Perhaps even the viewer can’t help but get swept up in all the baby Aegon excitement. A white hart? On the Aegon II’s name day??? Hell yeah, make the little guy king already! So many of these regal traditions and pretty colors mask what, at the end of the day, is basic high school-level posturing and gossip. The Hightowers want one heir, the Velaryons want another. And the Lannisters (now represented by Viserys’s new Master of Ships Tyland and his twin brother Jason), well they just want a bigger piece of the pie. When all of these competing desires come together under the guise of a “civilized” event like a hunt, then satisfying drama and backbiting can’t help but ensue.
Befitting of the great hunt’s scale, “Second of His Name” provides House of the Dragon with another influx of new characters. Some fresh Lannisters (Jefferson Hall) are always welcome, particularly when they continue the House’s odd penchant for turning out twins. Meanwhile Larys Strong a.k.a. “The Clubfoot” (Matthew Needham) and Aemond Velaryon (Will Johnson) are intriguing additions as well. The core of this episode, however, belongs to the two Targaryens at its center: Viserys and Rhaenyra.
I must say, I’m a little surprised at the extent to which Viserys has operated as a lead character in House of the Dragon thus far. Martin’s writings tend to shy away from kings as true POV characters but Viserys here operates in a similar capacity as Ned Stark in the early episodes of Game of Thrones. Thankfully Paddy Considine is more than up to the task.
In the series first episode, Otto Hightower (Rhys Ifans) assured his king that the gods had yet to make a man who lacked the patience for absolute power. But Viserys’s patience here is starting to look pretty thin. The Iron-Throne-wounded Targaryen looks like a caged animal at a circus than rather a king as more and more well-wishers approach him, trying to sway him to one way or another.
Even before Viserys comes right out and drunkenly tells Alicent his tortured state of mind about the state of Targaryen succession, the pain is read plainly across his face. More and more the Iron Throne looks like a prison of contradicting responsibilities on House of the Dragon. The Gods say to do what’s right for the realm but also to honor one’s family and the promises they make. Just what exactly do those celestial freaks even want anyway? Why can’t they just say it? Oh well, perhaps the answer is at the bottom of this wine chalice.
“Second of His Name” does well to spend plenty of time with Rhaenyra as well as she nurses her wounds over her father’s marriage and the creation of an heir that might leapfrog her over the throne. Rhaenyra’s scenes with Ser Criston Cole are quite satisfying (and for my money: the moment where Ser Criston rides down Rhaenyra on horseback features more impressive stunt work than anything in the Stepstones). When Criston thanks Rhaenyra for writing his name in the White Book and bringing honor to House Cole forever, it serves as a helpful reminder of just how powerful absolute rule is and the difference it can make in any one person’s life.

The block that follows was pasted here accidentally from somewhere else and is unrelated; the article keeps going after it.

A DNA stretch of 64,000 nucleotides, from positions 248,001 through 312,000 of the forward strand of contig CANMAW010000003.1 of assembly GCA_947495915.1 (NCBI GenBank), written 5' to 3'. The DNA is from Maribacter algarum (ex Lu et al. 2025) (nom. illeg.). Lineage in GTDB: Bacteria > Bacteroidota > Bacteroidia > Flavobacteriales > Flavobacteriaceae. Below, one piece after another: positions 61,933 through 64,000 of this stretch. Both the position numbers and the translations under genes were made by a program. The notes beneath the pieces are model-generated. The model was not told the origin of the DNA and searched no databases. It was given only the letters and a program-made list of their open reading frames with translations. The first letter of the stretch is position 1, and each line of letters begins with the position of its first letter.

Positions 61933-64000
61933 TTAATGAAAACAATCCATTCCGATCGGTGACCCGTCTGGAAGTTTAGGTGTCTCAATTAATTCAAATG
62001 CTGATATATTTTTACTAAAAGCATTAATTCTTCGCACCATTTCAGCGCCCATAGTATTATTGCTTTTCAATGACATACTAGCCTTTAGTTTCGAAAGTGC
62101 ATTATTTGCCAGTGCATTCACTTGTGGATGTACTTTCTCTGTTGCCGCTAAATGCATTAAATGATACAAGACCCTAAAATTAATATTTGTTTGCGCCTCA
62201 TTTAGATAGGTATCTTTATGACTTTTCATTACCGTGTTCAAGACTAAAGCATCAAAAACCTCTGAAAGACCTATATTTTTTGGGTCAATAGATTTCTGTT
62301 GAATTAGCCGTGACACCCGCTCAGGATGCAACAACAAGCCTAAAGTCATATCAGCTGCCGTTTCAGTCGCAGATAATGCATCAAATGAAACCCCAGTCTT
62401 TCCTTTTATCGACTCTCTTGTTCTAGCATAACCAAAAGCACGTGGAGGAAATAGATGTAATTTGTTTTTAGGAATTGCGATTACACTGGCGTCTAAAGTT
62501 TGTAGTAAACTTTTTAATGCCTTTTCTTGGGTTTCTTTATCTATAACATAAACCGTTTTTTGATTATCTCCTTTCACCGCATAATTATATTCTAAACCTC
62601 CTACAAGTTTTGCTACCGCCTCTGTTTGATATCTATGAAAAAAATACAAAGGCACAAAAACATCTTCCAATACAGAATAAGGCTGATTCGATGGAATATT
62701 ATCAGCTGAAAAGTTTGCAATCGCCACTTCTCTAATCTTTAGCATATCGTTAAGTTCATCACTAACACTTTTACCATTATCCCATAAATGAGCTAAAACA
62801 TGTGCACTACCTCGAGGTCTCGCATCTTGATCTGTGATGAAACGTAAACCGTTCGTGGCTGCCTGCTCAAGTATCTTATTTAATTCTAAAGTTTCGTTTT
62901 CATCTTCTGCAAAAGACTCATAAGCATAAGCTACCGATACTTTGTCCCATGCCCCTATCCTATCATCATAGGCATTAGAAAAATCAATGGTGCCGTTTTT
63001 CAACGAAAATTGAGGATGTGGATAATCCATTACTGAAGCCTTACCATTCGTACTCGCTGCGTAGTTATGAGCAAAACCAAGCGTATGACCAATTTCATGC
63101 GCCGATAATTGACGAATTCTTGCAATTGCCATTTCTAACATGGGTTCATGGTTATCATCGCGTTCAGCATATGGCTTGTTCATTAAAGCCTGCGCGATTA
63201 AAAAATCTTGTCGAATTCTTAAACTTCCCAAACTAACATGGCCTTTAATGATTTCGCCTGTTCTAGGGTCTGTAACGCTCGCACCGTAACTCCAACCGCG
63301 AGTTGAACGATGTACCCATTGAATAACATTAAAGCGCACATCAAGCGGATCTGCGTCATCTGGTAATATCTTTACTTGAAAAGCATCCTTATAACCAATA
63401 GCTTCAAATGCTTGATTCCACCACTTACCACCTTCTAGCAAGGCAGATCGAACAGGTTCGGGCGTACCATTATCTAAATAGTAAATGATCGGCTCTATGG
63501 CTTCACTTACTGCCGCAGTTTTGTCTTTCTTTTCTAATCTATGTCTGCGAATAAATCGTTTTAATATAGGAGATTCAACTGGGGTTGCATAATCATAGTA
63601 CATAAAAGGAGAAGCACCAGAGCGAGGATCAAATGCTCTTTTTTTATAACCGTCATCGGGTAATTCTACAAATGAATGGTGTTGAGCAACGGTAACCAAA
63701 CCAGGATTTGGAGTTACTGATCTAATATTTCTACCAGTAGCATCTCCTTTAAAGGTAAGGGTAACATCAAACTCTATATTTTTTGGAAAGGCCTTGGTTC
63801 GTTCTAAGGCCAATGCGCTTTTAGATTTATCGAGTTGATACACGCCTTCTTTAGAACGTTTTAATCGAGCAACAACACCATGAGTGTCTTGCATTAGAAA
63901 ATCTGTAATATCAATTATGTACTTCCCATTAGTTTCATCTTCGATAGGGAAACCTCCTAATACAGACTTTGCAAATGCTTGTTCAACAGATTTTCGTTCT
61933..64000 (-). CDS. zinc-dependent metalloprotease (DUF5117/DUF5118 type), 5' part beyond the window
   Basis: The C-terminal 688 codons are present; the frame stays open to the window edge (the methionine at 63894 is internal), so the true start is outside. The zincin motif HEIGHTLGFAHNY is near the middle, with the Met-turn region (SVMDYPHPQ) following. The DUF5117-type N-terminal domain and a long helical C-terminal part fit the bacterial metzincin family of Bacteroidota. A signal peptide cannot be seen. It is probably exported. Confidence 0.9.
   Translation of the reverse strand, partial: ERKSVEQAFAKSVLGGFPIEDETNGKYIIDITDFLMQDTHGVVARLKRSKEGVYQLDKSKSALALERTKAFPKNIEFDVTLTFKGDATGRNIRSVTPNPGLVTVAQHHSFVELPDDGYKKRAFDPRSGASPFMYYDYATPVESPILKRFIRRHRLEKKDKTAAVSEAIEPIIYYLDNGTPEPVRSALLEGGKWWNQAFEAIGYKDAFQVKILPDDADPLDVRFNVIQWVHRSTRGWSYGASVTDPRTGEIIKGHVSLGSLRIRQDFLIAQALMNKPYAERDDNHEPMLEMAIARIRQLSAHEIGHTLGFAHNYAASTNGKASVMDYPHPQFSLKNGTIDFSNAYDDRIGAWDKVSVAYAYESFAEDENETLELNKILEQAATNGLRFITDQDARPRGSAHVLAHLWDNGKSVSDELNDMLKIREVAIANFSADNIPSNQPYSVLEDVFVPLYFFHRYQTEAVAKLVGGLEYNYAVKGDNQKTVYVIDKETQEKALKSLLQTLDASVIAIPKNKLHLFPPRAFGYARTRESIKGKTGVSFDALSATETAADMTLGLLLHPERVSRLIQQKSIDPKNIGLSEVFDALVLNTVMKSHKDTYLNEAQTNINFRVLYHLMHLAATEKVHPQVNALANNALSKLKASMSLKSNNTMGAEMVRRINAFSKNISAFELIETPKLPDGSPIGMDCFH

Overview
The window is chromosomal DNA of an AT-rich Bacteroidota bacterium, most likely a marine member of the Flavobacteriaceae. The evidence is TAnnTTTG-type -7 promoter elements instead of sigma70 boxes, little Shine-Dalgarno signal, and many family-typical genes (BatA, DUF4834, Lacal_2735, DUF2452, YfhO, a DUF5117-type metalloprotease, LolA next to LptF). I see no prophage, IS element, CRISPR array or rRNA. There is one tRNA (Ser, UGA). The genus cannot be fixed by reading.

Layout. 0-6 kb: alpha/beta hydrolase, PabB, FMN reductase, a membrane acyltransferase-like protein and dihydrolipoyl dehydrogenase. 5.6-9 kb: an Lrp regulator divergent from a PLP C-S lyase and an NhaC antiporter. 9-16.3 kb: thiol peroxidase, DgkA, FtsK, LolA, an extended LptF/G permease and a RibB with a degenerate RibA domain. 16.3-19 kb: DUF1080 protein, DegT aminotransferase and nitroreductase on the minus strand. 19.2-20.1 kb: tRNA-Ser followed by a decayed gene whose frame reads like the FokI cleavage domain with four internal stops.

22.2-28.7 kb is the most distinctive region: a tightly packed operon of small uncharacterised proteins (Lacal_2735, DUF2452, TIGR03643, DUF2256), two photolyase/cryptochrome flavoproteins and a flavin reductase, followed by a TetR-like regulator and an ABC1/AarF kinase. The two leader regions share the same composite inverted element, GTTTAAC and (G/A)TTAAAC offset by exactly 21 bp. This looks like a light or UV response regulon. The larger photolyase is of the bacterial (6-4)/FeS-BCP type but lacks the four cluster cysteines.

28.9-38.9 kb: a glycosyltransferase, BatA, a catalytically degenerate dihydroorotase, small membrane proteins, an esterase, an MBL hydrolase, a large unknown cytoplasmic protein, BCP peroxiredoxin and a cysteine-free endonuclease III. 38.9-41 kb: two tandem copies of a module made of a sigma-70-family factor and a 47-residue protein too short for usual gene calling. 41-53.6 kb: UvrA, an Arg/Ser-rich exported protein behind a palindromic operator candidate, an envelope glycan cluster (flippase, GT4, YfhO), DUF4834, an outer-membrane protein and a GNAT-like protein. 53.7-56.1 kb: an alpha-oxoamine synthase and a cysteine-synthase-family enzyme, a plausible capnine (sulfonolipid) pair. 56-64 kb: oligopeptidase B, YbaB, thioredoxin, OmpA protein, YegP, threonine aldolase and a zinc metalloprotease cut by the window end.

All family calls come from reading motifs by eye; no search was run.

Rhaenyra and Criston’s encounters with first a boar and then the mythical white hart stag are also imbued with the requisite amount of awe. It seems possible or perhaps even likely that Otto Hightower had that white hart brought into the Kingswood himself so Viserys would come across it and be convinced that the gods wanted Aegon II as their earthly representative. The best laid plans of mice, stags, and men often go awry, though. Neither Rhaenyra nor her father are one to indulge in superstition but how can Rhaenyra deny the mighty symbolism of being the one to see the white hart when it was intended for somebody else?
In reality, that white hart is just a dumb animal, roaming around the woods looking for berries to eat and weird little spherical turds to leave behind. To Rhaenyra, however, it’s a sign…just like Viserys’s dream of the Conqueror’s true heir. It all goes to show just how fragile the political equilibrium is when human beings are involved. That unwitting stag might have very well have unknowingly locked Westeros into one of the bloodiest and most destructive wars ever fought on its soil.
When Rhaenyra and Ser Criston emerge from the Kingswood, covered in blood and dragging fresh boar meat behind them, the episode might as well end there. Of course, “Second of His Name” instead goes into Viserys’s morning-after conversation with Rhaenyra and the thrilling conclusion of the war against the Crabfeeder. The rhetorical impact of the white hart might have hit harder if those were left for future episodes but it’s hard to quibble with getting more House of the Dragon when it’s already this fun.
In many ways, “Second of His Name” provides the most compelling evidence yet that the show knows what it’s doing. Episode one was a worthwhile endeavor but that was largely due to how much original Martin content it was able to adapt. Episode two subsequently struggled without the Martin-led dialogue and intrigue to fall back on. This episode, however, is almost purely an original creation of the show’s writers as none of its most climactic moments can be found on any page from a distinct point of view. The fact that it still feels like classic Game of Thrones anyway is as auspicious a sign as a white hart in the kingswood on your Name Day.